Questions on Hettinger’s “Valuing Naturalness in the ‘Anthropocene’: Now More than Ever”


1.         What is the “anthropocene?” Define it and explain the scientific suggestion it involves. What sort of human impacts on earth suggest we are in the “anthropocene?”

2.         How does Hettinger define “naturalness?” Is it an all or nothing concept?

3.         What problem or challenge does the “anthropocene” pose for those who value naturalness and believe environmentalism should importantly involve preserving and restoring it the autonomy of nature from humanity.

4.         Explain and evaluate the claim that “this is the earth we have created and so we need to manage it with love and intelligence.” What does Hettinger think about this statement?

5.         Explain and evaluate the claim that “the fundamental conditions of the biosphere are something that we collectively are responsible for.” What does Hettinger think about this statement?

6.         Describe various possible alternative metaphors about how humans should relate to the earth that are different from to the idea that we are “managers of this place.” What metaphor do you approve of and why?

7.         Why does Hettinger think naturalness becomes more, not less, important in the anthropocene?

8.         Explain and evaluate Hettinger’s response to this claim: “An interesting way to look at nature now in the Anthropocene is that nature is something we have created. There really is nothing around that has not been touched by us.” Do we live in a “world of our own making?”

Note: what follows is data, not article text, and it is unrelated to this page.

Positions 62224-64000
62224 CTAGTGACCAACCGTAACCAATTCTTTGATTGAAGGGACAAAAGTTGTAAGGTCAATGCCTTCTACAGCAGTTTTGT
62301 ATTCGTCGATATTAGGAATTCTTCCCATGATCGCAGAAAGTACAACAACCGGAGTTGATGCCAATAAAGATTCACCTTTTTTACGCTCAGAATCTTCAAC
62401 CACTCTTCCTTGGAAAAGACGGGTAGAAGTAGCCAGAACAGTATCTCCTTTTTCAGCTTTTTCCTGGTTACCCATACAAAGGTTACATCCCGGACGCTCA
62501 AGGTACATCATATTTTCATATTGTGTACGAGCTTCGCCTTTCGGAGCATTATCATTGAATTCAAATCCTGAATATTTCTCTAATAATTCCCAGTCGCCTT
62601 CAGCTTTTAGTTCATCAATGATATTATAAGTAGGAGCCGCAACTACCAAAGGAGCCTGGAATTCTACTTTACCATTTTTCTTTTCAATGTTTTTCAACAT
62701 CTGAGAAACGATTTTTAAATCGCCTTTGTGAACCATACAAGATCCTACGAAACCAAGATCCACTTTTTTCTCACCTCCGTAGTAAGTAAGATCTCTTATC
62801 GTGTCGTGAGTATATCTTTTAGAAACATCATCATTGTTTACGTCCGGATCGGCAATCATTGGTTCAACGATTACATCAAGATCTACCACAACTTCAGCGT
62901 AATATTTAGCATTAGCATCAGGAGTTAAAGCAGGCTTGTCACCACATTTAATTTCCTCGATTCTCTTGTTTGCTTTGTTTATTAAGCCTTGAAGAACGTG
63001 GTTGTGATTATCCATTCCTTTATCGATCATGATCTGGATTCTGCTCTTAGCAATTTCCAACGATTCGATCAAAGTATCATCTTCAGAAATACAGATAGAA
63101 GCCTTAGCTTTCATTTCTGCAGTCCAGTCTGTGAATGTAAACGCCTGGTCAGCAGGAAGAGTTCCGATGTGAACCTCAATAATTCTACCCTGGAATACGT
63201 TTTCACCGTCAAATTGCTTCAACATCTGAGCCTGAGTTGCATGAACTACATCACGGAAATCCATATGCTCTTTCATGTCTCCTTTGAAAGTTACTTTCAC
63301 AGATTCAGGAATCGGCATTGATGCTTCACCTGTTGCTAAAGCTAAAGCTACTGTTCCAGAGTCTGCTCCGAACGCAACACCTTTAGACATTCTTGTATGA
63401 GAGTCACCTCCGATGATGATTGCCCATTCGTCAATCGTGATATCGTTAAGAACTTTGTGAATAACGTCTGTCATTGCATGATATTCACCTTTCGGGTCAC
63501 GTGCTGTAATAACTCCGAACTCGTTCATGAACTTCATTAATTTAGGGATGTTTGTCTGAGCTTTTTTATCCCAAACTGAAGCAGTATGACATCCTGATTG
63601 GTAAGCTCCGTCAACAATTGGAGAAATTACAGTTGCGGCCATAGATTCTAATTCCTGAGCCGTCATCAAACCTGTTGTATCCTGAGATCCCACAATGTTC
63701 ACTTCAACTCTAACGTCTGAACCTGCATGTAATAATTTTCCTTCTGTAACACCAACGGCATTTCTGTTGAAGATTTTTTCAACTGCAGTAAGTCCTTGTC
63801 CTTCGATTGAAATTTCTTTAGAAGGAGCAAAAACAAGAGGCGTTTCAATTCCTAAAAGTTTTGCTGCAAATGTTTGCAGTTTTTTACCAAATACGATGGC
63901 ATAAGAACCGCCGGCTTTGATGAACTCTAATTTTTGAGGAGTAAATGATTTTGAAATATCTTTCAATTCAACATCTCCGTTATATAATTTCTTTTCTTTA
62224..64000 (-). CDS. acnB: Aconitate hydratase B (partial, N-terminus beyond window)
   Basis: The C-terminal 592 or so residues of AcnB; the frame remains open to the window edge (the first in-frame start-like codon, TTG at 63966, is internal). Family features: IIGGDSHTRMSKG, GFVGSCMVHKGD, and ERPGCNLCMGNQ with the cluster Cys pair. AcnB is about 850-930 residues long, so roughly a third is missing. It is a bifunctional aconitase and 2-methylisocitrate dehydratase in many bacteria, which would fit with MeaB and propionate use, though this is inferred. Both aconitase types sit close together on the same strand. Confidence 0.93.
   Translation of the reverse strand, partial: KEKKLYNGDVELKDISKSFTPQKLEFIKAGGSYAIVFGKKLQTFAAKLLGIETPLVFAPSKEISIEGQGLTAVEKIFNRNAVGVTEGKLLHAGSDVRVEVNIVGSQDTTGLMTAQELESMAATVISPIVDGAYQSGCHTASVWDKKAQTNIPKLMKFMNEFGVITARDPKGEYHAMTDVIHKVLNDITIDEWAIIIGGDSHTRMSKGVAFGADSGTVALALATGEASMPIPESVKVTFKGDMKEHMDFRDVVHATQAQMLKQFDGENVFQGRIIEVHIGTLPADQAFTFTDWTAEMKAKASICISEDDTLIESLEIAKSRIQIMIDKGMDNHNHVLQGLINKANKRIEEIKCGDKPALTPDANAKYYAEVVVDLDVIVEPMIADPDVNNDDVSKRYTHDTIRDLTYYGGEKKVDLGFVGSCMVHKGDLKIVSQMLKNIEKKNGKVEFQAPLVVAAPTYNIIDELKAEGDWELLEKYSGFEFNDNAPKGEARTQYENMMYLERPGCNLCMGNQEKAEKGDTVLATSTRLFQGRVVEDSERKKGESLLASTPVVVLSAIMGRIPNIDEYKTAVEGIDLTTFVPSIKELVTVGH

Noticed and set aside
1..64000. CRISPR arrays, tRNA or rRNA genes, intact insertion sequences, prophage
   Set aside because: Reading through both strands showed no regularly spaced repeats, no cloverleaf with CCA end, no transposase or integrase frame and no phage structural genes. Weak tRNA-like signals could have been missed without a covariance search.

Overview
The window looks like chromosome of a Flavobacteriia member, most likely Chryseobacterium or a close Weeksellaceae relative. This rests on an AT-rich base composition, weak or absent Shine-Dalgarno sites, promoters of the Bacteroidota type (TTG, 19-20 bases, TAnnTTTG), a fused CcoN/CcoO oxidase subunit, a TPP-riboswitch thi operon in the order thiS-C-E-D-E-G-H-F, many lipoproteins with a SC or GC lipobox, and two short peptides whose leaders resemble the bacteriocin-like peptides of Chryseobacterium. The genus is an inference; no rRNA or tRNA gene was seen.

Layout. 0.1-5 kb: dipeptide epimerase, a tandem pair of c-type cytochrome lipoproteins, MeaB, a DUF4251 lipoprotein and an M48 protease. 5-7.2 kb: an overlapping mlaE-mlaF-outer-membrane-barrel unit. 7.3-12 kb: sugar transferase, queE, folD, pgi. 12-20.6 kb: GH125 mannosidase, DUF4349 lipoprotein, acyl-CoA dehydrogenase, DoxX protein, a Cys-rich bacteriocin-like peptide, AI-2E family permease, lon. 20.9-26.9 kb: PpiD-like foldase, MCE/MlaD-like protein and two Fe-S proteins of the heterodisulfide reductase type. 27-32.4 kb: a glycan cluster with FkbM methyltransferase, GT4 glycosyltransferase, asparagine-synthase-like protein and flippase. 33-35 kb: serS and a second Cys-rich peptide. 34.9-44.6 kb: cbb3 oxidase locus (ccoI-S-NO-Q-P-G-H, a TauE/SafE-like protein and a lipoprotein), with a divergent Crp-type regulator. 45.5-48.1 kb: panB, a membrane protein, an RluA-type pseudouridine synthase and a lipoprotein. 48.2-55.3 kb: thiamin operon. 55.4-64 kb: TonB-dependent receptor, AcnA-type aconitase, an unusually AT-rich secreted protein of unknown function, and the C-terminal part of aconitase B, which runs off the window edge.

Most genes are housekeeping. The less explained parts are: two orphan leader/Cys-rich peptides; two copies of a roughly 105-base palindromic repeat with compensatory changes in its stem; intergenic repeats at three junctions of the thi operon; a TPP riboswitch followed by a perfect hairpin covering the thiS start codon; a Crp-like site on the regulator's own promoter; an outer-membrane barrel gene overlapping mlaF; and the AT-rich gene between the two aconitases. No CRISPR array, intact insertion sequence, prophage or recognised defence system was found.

9.         What are some of the ways that Hettinger thinks significant degrees of naturalness can return to a piece of nature even after it has been significantly manipulated by humans?

10.       What does Hettinger think is wrong with this argument: Because of climate change and other human disturbances, there really is no way to “go back” to an earlier pristine nature. Therefore our only option is to move forward into a thoroughly managed future where humans decide how nature will behave. Assume that Hettinger agrees with the first statement, why would he still reject the second?

11.       What does Hettinger think about the question of whether or not humans are natural/part of nature, or unnatural/separate from nature?

12.       What does Hettinger think about the idea that human flourishing will be achieved to the extent that humans have the freedom and ability to control nature?